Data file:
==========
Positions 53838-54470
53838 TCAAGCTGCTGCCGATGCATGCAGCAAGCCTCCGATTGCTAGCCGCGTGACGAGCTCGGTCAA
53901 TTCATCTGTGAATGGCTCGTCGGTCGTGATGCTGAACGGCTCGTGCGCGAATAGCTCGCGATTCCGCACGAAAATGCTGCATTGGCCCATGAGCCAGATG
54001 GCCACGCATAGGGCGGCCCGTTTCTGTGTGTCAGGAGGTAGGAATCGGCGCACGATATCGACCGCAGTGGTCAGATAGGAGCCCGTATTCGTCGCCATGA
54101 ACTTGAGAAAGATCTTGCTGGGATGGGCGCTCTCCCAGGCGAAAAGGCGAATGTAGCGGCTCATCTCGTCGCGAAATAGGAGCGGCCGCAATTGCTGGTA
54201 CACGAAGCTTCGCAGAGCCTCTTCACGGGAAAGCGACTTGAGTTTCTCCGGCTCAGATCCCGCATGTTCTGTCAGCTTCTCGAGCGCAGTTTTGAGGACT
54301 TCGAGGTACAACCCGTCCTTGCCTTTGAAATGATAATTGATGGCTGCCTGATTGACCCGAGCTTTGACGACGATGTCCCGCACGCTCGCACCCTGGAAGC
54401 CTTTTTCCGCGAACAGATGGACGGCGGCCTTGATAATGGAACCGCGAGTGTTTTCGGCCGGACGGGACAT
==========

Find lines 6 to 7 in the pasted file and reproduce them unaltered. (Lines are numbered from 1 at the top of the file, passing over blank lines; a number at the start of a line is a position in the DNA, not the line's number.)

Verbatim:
54201 CACGAAGCTTCGCAGAGCCTCTTCACGGGAAAGCGACTTGAGTTTCTCCGGCTCAGATCCCGCATGTTCTGTCAGCTTCTCGAGCGCAGTTTTGAGGACT
54301 TCGAGGTACAACCCGTCCTTGCCTTTGAAATGATAATTGATGGCTGCCTGATTGACCCGAGCTTTGACGACGATGTCCCGCACGCTCGCACCCTGGAAGC